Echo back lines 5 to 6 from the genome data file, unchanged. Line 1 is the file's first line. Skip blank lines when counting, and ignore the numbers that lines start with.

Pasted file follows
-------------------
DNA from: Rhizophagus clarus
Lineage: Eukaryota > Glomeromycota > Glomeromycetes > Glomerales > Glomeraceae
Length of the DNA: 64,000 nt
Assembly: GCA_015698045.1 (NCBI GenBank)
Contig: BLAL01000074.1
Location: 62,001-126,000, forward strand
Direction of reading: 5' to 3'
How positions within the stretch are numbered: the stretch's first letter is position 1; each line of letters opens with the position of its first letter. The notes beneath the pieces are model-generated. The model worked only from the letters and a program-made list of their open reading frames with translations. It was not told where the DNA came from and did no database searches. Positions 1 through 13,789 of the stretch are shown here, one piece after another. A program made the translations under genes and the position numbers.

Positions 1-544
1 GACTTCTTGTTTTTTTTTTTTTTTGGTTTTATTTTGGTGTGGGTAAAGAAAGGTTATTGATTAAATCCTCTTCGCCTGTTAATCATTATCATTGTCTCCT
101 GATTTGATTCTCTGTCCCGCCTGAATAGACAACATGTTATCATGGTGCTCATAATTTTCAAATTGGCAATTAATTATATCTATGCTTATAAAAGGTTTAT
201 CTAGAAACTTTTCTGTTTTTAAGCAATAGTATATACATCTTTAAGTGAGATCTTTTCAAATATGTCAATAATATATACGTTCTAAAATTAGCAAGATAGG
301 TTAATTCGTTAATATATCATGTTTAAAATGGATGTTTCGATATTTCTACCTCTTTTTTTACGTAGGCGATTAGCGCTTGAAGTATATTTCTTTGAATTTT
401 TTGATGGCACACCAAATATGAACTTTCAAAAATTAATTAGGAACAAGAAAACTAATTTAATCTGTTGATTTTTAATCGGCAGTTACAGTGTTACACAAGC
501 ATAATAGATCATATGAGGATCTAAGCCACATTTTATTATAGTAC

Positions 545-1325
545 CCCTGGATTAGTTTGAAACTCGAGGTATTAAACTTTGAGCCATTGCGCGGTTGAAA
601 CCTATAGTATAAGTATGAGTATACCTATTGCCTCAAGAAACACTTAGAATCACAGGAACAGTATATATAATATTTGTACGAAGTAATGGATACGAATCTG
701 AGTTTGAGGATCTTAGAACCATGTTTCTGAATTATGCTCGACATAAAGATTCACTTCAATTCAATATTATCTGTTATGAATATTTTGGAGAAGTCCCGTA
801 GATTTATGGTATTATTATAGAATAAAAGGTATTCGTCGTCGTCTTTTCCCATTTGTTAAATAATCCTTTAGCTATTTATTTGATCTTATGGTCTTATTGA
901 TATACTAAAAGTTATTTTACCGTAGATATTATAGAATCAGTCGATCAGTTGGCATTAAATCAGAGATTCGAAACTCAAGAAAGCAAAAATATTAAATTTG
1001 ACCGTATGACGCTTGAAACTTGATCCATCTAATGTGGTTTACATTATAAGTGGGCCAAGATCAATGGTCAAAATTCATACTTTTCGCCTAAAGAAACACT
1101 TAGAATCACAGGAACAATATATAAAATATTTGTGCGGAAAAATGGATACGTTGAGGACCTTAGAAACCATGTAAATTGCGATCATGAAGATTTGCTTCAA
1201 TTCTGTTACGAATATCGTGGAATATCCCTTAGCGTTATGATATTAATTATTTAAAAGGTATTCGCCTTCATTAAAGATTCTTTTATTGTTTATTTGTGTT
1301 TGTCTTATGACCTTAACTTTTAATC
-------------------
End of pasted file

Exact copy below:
Contig: BLAL01000074.1
Location: 62,001-126,000, forward strand